Jane Gunn-Lewis - Resident Director, New Zealand
Jane earned a bachelor’s degree at Auckland University, followed by a TEFL diploma from Sydney University and a master’s degree at Victoria University in Applied Linguistics. She traveled and worked abroad for multiple years, but eventually she returned to New Zealand to settle down. When the opportunity to work for Arcadia University popped up in 2001, Jane jumped at the chance and she has been working closely with Arcadia ever since. When she isn’t busy with her family or work responsibilities, she enjoys skiing and hiking.
What inspired you to get involved with Arcadia University in New Zealand?
I wanted to work with American students and share with them the beauty, fun, and slower pace that New Zealand has to offer. I love the idea of providing a support base with the goal that students become strong and independent individuals.
How has your past experience, both in New Zealand and abroad, helped you in your current role?
I used to lecture in the English language, and before that taught calculus to engineering students. I have worked in Australia, Japan, Austria, France, and England doing all sorts of work and meeting all sorts of people. I think the job requires a genuine interest in the lives of others, and an ability to communicate effectively with warmth and honesty. I call a spade a spade, but the students know I’m on their side and will go the extra mile for them.
What’s your philosophy on what makes a successful study abroad experience?
The happiest students seem to be those that have faced adversity, been out of their comfort zone, and realised they can do it. Some students get homesick, others do a bungy jump or plan an entire trip around the South Island all on their own - whatever the challenge, that renewed belief in their own capabilities is magic.
Why is New Zealand a great place for study abroad?
I LOVE New Zealand. NZ is a place where everyone speaks English, so students can really scratch the surface and form deep relationships with the locals. The landscape is outstanding and changes dramatically over very short distances. There is a vibrant dialogue between the Maori (indigenous people) and Pakeha (non-Maori). People have a silly sense of humour that is very dry and sarcastic, and self-deprecating. Society is less litigious, so there are all the mad adventure activities on offer. I also love that there are so many opportunities to experience silence and beauty on your own. Finally, the universities are of high academic standard.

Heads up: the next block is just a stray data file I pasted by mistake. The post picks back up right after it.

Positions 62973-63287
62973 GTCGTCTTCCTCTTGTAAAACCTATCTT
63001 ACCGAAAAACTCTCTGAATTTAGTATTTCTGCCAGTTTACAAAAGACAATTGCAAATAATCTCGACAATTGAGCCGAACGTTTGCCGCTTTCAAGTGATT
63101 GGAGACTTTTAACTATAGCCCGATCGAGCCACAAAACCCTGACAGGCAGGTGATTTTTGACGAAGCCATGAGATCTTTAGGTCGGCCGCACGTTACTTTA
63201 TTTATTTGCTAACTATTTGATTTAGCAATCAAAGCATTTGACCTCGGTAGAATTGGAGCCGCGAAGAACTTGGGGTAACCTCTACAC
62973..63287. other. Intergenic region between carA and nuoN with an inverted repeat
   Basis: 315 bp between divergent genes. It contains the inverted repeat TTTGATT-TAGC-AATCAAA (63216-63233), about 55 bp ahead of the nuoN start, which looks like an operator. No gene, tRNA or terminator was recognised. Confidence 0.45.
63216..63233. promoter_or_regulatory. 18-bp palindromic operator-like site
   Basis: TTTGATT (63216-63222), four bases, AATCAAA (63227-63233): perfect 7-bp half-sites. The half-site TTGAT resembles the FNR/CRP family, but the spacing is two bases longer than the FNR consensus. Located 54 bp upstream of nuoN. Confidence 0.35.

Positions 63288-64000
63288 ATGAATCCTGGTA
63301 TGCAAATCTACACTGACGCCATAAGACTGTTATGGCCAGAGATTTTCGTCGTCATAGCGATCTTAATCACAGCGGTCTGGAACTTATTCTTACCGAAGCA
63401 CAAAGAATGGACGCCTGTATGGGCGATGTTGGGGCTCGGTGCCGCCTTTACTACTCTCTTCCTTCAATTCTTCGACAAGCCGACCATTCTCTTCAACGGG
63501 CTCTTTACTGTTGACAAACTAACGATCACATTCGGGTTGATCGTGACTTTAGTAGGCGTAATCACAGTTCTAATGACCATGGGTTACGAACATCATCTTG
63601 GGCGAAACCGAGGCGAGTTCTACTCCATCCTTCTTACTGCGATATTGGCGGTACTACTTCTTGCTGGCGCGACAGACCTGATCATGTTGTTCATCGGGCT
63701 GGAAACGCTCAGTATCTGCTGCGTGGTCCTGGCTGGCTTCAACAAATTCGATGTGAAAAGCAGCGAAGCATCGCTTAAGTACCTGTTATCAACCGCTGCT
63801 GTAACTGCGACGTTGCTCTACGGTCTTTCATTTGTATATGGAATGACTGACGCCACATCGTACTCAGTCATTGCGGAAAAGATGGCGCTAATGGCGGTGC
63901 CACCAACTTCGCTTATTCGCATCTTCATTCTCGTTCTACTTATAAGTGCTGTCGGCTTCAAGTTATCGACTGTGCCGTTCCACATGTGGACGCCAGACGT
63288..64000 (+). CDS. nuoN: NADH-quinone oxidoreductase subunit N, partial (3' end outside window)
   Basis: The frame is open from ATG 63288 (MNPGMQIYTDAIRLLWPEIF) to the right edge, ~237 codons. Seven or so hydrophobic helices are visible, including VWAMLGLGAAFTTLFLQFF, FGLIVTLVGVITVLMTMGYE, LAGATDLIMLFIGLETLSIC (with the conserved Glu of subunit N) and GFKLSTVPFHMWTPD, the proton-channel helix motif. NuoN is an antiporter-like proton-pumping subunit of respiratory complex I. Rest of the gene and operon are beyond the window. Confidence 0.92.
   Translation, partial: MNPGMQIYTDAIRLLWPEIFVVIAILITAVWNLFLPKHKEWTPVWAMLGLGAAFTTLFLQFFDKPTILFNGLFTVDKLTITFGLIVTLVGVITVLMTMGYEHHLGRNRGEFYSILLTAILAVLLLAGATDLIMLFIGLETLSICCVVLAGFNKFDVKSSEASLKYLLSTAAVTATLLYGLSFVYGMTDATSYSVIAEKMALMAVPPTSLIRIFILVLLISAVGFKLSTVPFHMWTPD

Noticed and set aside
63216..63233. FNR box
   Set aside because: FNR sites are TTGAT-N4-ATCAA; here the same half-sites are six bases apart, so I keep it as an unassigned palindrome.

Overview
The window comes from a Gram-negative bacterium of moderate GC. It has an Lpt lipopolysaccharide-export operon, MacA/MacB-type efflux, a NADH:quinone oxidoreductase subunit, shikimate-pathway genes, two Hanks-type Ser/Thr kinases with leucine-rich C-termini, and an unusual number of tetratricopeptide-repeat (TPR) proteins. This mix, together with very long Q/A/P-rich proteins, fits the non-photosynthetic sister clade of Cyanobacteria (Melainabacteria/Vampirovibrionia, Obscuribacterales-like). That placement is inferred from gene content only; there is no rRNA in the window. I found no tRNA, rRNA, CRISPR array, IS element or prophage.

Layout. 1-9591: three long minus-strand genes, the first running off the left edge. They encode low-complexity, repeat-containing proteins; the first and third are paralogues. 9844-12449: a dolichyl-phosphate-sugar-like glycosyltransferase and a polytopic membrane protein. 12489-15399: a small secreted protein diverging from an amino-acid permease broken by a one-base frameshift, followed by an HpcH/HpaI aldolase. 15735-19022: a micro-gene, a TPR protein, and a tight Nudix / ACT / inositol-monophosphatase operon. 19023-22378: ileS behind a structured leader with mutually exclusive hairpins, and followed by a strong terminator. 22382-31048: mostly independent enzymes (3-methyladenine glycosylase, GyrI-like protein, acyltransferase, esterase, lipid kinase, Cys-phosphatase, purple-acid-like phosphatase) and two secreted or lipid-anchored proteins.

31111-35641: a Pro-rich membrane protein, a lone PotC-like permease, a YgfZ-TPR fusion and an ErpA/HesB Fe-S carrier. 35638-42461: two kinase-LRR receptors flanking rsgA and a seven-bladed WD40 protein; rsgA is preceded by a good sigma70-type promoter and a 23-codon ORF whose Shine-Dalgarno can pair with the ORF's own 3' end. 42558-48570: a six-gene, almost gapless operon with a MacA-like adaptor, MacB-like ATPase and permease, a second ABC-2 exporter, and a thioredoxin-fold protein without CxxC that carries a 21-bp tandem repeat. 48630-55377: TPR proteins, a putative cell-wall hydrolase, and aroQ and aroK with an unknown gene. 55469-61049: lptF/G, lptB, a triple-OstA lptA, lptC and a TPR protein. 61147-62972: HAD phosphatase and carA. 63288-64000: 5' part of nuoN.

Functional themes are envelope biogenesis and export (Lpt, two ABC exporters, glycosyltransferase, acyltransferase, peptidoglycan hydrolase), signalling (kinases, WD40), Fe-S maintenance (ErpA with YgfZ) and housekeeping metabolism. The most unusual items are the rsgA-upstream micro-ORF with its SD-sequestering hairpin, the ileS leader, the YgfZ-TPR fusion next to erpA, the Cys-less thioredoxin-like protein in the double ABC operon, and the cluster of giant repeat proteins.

What activities and events can students get involved in during their time in New Zealand that will push them out of their comfort zone?
We take all our students on a three-day activity weekend at some point in the semester and get them hiking in the alps, kayaking around Abel Tasman, or black water rafting in the Waitomo caves. They finish exhausted, but with huge smiles. We also plan smaller events, including surf lessons, pavlova baking, rugby games, and bike rides.
Volunteer work opportunities are also a great way to stretch our students. Last semester we had our students working in a primary school; it was so cute seeing the children excited to have an American buddy in the classroom.
Do you have any accommodation tips for students headed to New Zealand?
My advice is always go for self-catered. Our students are placed in university flats with three or four others from other countries, usually with at least one kiwi flatmate, and that seems to work really well. Cooking for others and sharing food around the dinner table is such a special way to connect.
How do you support students as they adjust to life in New Zealand?
Everyone is different. Some students hit the ground running and I hardly see them because they are hiking/skiing/making music/socialising every weekend. Others find it hard to find their tribe and need more encouragement and support to venture into the unknown. Others have health issues or an event that requires a few days of extra support. Some fall in love and don’t want to return home. After 32 semesters on the job, I have to say I’ve seen the most crazy and hilarious things. I should write a book. When your life is working with 20 year old Americans, the job is never boring.
What is your best piece of advice for students thinking about studying abroad in New Zealand?
Come with an open heart and open mind. Remember you are here to experience something different. Minimise the amount of time you spend on Facebook and instead put your energy into building new relationships with the people here and now. You will grow as a person more in this semester than in any other, but it won’t be fun and sunshine everyday. There will be times of challenge and adversity, but that is what growing older and wiser is all about.
Why do you enjoy working for Arcadia University?
I LOVE my job. I have gorgeous staff here in NZ, and brilliant colleagues in the U.S. and around the world. There is a sense of integrity that permeates throughout the whole organisation. And then the students themselves are wonderful.
The kind of student that chooses New Zealand is already very independent and gutsy; I think I get the best students of all. My job is so rewarding because the students arrive looking slightly nervous and excited, and leave looking so strong and confident. Many go on to explore more intrepid places on the planet. New Zealand, for them, is a stepping stone to the Himalayas and beyond.